[Haskell-cafe] Re: Currying and Partial Evaluation
derek.a.elkins at gmail.com
Tue Jan 8 21:01:14 EST 2008
On Wed, 2008-01-09 at 03:37 +0100, Achim Schneider wrote:
> Derek Elkins <derek.a.elkins at gmail.com> wrote:
> > On Wed, 2008-01-09 at 00:51 +0100, Achim Schneider wrote:
> > > Fernando Rodriguez <frr149 at easyjob.net> wrote:
> > >
> > > >
> > > > Hi,
> > > >
> > > > Is currying in Haskell the same thing as Partial Evaluation
> > > > (http://en.wikipedia.org/wiki/Partial_evaluation)? Am I getting
> > > > partial evaluation for free just by using Haskell?
> > > >
> > > No, currying is this:
> > No, it is not. This is partial application. See the wiki page Neil
> > referenced.
> Which works because of the functions being curried...
and therefore partial application can't be currying. Currying is the
operation of turning (a,b) -> c into a -> b -> c. Nothing more.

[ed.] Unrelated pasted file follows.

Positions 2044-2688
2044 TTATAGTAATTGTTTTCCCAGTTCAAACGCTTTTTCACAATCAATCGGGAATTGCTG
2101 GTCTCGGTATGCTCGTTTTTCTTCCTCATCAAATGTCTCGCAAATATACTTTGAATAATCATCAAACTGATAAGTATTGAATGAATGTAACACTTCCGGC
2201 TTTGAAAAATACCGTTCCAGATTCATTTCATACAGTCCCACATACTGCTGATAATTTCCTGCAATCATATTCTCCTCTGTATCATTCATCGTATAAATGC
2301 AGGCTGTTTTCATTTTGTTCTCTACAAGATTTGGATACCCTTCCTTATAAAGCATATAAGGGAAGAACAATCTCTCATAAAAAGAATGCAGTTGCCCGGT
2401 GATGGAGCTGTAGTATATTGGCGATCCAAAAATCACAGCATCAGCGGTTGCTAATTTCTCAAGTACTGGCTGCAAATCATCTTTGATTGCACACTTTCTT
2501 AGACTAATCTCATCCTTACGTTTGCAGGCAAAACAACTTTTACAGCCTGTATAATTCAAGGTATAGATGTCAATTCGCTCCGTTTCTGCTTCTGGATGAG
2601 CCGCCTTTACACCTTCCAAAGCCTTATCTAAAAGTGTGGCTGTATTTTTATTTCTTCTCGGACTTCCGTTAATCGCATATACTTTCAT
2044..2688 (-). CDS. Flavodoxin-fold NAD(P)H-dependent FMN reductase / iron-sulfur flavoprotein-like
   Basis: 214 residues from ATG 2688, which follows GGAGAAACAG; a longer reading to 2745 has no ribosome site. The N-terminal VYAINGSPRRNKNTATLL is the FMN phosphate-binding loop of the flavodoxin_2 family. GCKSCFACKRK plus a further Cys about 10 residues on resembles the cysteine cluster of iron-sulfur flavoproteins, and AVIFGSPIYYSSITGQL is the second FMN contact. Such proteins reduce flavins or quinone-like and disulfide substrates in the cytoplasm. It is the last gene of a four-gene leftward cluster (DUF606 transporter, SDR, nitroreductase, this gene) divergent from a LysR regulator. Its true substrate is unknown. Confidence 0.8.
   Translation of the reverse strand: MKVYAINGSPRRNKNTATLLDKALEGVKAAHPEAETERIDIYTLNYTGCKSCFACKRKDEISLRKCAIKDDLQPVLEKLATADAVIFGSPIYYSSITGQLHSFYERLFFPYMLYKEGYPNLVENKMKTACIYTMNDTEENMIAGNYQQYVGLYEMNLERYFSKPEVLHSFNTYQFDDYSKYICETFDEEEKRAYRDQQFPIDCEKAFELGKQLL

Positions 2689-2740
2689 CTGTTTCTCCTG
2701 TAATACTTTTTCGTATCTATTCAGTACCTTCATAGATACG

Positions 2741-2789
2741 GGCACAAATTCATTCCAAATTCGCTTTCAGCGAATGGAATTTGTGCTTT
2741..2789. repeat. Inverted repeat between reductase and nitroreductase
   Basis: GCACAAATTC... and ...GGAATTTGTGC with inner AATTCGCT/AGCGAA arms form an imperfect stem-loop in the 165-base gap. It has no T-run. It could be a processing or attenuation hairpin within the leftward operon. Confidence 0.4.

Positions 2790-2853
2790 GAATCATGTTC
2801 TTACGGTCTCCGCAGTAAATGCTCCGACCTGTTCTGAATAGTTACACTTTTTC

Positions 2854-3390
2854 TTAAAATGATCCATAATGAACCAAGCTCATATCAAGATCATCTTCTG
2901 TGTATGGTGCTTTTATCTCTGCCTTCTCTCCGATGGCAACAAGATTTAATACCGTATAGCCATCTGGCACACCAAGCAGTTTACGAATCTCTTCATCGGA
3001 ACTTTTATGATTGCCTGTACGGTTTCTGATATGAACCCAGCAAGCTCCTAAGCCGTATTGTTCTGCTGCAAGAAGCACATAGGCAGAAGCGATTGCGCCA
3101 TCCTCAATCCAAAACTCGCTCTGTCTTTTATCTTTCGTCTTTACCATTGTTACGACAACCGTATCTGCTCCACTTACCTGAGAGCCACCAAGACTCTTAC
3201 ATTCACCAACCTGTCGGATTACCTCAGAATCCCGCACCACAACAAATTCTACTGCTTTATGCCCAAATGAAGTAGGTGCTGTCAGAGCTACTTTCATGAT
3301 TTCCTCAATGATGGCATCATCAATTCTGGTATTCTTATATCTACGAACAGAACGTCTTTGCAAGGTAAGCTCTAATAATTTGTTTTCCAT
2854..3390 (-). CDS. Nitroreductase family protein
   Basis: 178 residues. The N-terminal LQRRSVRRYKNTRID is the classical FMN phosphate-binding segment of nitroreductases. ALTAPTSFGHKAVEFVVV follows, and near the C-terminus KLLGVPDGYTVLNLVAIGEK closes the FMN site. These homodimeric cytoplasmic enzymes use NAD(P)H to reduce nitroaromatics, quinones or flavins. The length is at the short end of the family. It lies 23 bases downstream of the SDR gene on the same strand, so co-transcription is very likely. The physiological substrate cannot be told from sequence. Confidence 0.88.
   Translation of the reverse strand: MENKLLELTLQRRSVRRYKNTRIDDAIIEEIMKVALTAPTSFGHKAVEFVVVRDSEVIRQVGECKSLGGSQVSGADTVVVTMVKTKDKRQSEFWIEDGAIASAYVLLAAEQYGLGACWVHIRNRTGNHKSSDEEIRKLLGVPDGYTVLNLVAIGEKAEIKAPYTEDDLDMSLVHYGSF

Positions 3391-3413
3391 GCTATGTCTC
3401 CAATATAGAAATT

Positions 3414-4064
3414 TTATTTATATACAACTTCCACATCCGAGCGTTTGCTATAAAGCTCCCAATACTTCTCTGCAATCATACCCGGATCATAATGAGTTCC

> of course, the
> usage is to "partly" apply a function, which is not possible, as all
> Haskell functions are, by default, curried, and thus only have one
> parameter, which can either be applied or not.
Indeed. Partial application is a fuzzy term. I give a potential
objective definition here:
> Partial evaluation, OTOH, goes into the direction of laziness vs.
> eagerness: Iff the compiler sees that a thunk is only dependent on data
> known at compile-time, it may choose to evaluate this thunk already at
> compile-time, if you're lucky and the compiler isn't lazy,
Partial evaluation has little to do with lazy v. eager evaluation.
> main = putStrLn $ show $ 1 + 2
> might end up being
> main = putStrLn "3"
> in the object file.
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